Style Icons: Tavi Gevinson

We tend to think of style icons as people with a little age on them — people who, seasoned with experience, can turn out any look for any occasion. However, it’s important to remember that the young’uns are often the daring vanguard from which high fashion takes its cues. Messy, playful, devil-may-care, kids use fashion to emote and shape themselves and they do so with drastic shifts in style/identity. That’s why someone like Tavi stands out as so interesting. Not only does she make fashion her own in a perfectly youthful and experimental manner, but she also has made herself incredibly known for cultivating a well-defined, artistically composed, and refreshing sense of personal style. She’s got all the edge of youth and the consistent confidence and quirky elegance (quirkegance?) of someone 3 times her age.

Hailing from the suburbs of Chicago, Tavi Gevinson started her blog Style Rookie at age 11. In it she shares her runway obsessions, day-to-day outfits, look inspirations, and t(w)eenage thoughts. Her smart sartorial compositions and creative personality immediately shone through to her followers and before long the “fashion world” (like all those serious Mugatu-type folk) were knocking down the door of this teeny tastemaker. Soon, Gevinson was living a fashion fantasy as all the hippest designers started gifting her amazing pieces she could work into her collection of vintage finds and her expertly mismatched wardrobe.

Riding her fame and accolades, Tavi’s expanded her pop culture footprint by starting Rookiemag, an online magazine and interactive forum for (young) women. The site reminds us that Tavi isn’t necessarily a wunderkind, rather, all young people have meaningful perspectives, thoughts, art, and ideas to share. She and her editors use the site to start conversations about topics relevant to girls ranging anywhere from bullying, first-time sex, and best friend relationships, to room decoration, and discussion of favorite books and movies. Not too shabby for a high schooler who likes art and clothes and stuff.

If Tavi inspires you like she does me, there are few ways you can start adopting her look into your repertoire. For one, you’ll have to be a lot more flexible with all the “rules” of proper dressing. You might take an afternoon or 5 and play in your closet — try to remember when dressing up was a game and look with new eyes. That dress could be a skirt if you popped a sweater on top, and oh, the dress’ collar would peek out ever so sweetly. Practice mixing shapes and textures that we’ve categorized into separate genres. How would 90s-era Courtney Love wear a fancy black tulle skirt? Maybe with a washed out half-shirt? Combine seemingly opposing aesthetics to each other — 70s Mary Tyler Moore, meet nerdy grandma style. Feeling a sparkle princess vibe? How could you tone down the Disneyness of baby blue shine? Maybe with some serious yet chic combat boots. Ultimately, you gotta use your noggin to imagine fashion fusion and do so without taking yourself too seriously.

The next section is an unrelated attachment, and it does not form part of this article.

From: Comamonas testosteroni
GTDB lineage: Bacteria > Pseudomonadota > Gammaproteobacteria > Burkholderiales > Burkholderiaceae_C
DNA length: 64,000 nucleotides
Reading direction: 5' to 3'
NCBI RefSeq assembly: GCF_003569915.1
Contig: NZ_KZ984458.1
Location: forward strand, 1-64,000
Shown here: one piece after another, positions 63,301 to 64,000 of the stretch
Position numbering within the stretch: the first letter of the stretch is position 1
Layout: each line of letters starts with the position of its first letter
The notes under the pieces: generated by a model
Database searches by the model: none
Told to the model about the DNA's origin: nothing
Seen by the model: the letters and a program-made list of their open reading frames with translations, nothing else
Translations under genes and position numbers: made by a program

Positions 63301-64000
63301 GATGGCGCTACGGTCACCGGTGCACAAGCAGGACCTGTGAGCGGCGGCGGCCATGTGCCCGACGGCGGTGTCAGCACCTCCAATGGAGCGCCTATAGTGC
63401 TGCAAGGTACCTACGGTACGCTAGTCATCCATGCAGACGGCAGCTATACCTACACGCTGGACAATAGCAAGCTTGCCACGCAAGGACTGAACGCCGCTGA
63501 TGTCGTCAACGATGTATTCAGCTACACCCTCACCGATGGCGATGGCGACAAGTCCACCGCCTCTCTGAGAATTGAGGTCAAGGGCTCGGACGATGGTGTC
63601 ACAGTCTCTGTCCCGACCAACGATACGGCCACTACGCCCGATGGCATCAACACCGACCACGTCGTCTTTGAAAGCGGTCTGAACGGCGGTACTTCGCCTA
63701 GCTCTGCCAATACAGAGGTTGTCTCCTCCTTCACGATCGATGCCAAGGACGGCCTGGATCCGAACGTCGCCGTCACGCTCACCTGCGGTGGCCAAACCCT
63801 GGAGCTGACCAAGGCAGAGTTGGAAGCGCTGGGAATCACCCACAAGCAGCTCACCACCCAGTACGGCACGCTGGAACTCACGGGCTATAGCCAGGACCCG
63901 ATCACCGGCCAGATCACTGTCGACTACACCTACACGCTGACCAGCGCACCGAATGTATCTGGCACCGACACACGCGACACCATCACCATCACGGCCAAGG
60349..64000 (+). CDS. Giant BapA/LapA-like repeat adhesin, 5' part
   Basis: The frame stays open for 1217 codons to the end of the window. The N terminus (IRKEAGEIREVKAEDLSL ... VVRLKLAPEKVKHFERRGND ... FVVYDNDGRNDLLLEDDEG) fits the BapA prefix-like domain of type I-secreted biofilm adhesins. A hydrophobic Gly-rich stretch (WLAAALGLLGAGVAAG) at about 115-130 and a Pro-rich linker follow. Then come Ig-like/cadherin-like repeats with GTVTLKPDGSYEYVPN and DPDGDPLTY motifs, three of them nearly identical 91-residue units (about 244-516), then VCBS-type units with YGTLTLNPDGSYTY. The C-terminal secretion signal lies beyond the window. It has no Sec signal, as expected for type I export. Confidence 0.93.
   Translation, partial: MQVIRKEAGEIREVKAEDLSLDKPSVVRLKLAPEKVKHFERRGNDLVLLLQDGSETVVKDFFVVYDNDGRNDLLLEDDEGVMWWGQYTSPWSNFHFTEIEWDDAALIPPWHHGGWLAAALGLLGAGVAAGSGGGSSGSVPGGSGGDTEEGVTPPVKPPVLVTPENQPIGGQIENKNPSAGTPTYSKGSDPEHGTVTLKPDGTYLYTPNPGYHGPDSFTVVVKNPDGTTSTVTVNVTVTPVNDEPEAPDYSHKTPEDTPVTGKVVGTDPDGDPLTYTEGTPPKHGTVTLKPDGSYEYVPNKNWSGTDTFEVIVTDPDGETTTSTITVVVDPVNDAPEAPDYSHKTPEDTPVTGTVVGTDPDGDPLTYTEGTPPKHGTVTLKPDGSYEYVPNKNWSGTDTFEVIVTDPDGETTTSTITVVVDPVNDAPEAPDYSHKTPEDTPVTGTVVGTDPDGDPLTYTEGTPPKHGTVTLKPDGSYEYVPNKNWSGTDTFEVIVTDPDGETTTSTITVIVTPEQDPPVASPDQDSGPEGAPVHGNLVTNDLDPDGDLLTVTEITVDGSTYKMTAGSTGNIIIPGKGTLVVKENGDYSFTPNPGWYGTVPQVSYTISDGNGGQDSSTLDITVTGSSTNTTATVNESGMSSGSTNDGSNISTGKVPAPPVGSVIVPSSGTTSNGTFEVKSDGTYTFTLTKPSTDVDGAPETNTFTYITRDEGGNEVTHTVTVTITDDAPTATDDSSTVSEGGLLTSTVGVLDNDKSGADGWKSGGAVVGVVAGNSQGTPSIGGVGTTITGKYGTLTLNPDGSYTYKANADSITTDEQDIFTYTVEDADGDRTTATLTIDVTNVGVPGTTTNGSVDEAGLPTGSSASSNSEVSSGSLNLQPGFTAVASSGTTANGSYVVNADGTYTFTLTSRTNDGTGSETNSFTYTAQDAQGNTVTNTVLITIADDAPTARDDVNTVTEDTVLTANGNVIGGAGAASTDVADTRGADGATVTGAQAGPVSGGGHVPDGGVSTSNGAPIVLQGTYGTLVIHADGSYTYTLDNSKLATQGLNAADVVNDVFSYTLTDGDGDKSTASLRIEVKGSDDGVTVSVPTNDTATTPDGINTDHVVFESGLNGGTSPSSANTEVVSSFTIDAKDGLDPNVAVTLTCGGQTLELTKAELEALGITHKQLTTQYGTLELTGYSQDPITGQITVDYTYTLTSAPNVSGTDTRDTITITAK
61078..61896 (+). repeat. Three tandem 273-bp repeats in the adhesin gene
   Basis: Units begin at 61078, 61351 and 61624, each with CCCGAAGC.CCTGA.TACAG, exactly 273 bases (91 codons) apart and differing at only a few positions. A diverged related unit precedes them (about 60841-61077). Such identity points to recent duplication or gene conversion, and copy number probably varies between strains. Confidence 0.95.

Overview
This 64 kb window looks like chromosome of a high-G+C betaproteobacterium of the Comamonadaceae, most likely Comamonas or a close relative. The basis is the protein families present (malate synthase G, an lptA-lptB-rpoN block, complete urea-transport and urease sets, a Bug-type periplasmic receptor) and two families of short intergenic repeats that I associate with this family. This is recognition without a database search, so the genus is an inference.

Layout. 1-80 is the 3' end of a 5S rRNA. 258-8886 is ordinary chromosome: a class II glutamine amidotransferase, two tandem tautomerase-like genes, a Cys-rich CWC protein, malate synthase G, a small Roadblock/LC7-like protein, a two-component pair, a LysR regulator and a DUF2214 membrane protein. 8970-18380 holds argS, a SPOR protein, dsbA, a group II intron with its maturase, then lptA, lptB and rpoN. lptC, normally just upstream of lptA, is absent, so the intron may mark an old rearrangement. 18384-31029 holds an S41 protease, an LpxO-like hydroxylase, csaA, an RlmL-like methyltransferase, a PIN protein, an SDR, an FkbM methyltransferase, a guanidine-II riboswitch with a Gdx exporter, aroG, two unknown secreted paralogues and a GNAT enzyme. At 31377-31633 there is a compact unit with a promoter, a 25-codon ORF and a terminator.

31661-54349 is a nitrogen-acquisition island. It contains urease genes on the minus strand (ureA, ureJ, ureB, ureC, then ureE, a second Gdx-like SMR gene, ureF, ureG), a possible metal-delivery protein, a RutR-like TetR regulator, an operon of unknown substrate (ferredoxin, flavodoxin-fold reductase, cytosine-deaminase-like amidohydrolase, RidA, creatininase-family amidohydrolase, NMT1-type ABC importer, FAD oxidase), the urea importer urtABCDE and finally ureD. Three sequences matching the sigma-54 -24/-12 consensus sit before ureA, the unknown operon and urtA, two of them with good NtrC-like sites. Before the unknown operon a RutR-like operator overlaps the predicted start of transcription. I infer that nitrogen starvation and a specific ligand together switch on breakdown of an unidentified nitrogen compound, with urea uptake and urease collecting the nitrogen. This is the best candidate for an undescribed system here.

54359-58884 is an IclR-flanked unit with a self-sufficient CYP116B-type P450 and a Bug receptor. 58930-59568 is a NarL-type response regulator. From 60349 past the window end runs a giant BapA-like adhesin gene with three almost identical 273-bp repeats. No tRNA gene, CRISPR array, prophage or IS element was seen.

Tavi is above all a master of theme and pattern. Look at the collections of postcards and photos on her blog and you can see she’s great at finding artistic themes and details everywhere she looks. She might fall in love with a movie character or wallpaper design or album cover and she then translates the look and feel of that specific imagery into her clothing. Open your eyes. Look around you. Take cues from prints, art, and designs you admire. Don’t be afraid to thrift, clash, or be eclectic. It’s boring to look exactly like a GAP ad, so find your weirdness and wear it.

Inspired by Tavi

Ana Holguin writes PopHeart for The Idler.

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